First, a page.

It happened again.
But this time I was 15 stories up peering out over miles and miles of shimmering blue waters in front of me. The morning sun was soft and gauzy, and the sounds of the ocean sang a soothing tune that echoed on my heart. I was flowing through yoga poses and carefully twisting my body when the sabotage began yet again.
"What if you just keep gaining?"
"Look at you. How could you let this happen?"
It was back.
The same lurking thoughts that threatened to sabotage me last time I was in this beachside paradise.
It wasn't altogether a surprise to me, but I honestly felt like I had been managing it. Like I had been mindfully and lovingly taking steps to sink into the truth and gingerly release each time all the yuck charged.
Earlier that morning during meditation, I had actually heard my body's consciousness whisper to me. In between my own cries for help and my chronic frustration about the relentless mental assault on my physical form, she had been clear and loving.
"Twist, Kayla. Nurture your spine. Stop seeing the layers and honor your core."
So with tears welling in my eyes, I had faithfully and dutifully obeyed.
I made my way to our balcony, slipped past the chaos of the husbands and the kids and stood on our vacation condo patio for what quiet me-time I could steal. My favorite instrumental music quietly crooned from the phone perched beside me as the sounds of squealing kids lapped at my back.
With arms stretched overhead I bent my legs and slid down into chair pose. My knees groaned in approval, and I steadied my gaze at the edge of the green-and-white-striped towel acting as a makeshift yoga mat. I felt a physical stirring in my body, and then a tingle of emotion trickled down my spine.
And as I twisted and bent and stretched with miles of ocean in front of me, I felt the thread showing itself again. I felt the onslaught of the assault, and I thought to myself,
"How is it that I can see all this beauty in front of me, but I can't see past this one blind spot in my own heart?"
It's funny how the mind is capable of segmenting our lives in this way. You would think that if a person experienced the amount of sheer bliss and ecstasy as I have that she would feel at home in her own skin.
Not so much.
This relationship with my body is undeniably the achilles heel to this whole perfect life I've conjured for myself. It is the guru in charge of filing down the rough edges of my heart, and let me tell you, it's a motherfucker.
I desperately want to tell you something bright and cheery about how I'm working through it. How I'm juicing and cleansing, and running and meditating, and stretching and crunching, and flowing through yoga pose after yoga pose. Which I am. All of it. But the truth is that I am also hurting.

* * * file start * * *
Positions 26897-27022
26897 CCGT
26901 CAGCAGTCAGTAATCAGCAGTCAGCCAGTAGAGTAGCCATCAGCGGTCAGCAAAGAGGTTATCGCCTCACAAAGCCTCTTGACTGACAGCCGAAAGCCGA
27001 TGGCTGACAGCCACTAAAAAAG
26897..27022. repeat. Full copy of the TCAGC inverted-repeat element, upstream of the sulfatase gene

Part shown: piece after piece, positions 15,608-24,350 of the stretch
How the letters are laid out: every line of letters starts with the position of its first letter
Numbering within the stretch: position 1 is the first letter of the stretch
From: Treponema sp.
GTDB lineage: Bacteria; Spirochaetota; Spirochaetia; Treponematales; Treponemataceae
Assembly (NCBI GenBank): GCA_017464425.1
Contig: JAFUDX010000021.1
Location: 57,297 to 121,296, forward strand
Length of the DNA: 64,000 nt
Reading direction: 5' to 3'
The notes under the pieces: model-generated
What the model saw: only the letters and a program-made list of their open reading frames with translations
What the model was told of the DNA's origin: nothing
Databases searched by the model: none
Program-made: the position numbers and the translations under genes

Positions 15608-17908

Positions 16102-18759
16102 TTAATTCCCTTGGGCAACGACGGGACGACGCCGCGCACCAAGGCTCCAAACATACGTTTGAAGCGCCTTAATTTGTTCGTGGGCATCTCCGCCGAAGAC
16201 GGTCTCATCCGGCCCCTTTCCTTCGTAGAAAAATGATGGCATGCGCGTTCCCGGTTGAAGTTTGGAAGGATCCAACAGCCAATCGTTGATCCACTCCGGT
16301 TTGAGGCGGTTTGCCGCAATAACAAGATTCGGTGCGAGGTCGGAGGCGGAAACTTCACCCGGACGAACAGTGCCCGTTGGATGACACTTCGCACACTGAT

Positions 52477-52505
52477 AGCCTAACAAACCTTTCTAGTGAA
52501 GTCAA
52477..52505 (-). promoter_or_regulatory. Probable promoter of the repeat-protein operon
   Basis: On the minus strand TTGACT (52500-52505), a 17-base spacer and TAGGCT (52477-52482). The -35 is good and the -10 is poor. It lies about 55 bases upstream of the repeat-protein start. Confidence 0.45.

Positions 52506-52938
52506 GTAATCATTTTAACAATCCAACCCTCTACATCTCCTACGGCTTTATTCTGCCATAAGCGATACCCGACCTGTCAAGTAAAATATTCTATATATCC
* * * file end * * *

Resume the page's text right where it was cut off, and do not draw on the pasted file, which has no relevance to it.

But what I'm seeing is that pain is this clever teacher that forces us into surrender.
I remember some of the most painful moments in my life. Deaths. Breakups. Betrayals. Major fucking life transitions. And the one thing they all had in common is the quotient of surrender that washed over me in those deepest darkest moments. Most of the tears cried for each of those experiences were shed while curled on the floor or buried under mounds of blankets.
Broken. Cracked wide open. Surrendered. Crushed.
And when your heart is crushed, you suddenly lose the capacity to worry about the small stuff. You dial in on the must-haves to get you through. Must breathe. Must sleep. And sometimes it passes quickly, but most often it takes a little while. Because what I'm learning about surrender is that it can sometimes be excruciatingly slow (and annoyingly redundant.)
But here's the other thing about surrender. It all but forces you to find something good to hang onto.
Because when you're peering up from rock bottom, the only thing you can see amongst the darkness are the glints of light. It isn't even so much a practice as a reflex. And so I watch as the reflex unfolds in my own heart and mind.
I feel my bulging waist. And I breathe. And I smile with tears welling as I look upon my beautiful, glowing daughter. I say a prayer that her body will truly be her play-place, her temple, her friend.
I feel heavy across my hips. And I breathe. And as I choke back tears, I touch the crystal hanging from my neck and whisper a word of gratitude for how much better my life has been since finding the Divine.
I feel the heaviness of my breasts spilling out over my bra. And I breathe. And as I swallow down the lump in my throat, I gaze up at the mountains and remember what is real and what is not. That I have air in my lungs and legs that can run and a tribe who loves me.
I feel the tears spill down my skin. And I breathe. And I remember that no matter what the mind tells me, or what society tries to force upon me, or what my clothes incite in me, life is sweet.
When my body doesn't feel beautiful, I'm learning to look around until I find that beauty around me.
And then I remember that if I can behold it, I too possess it. And I breathe.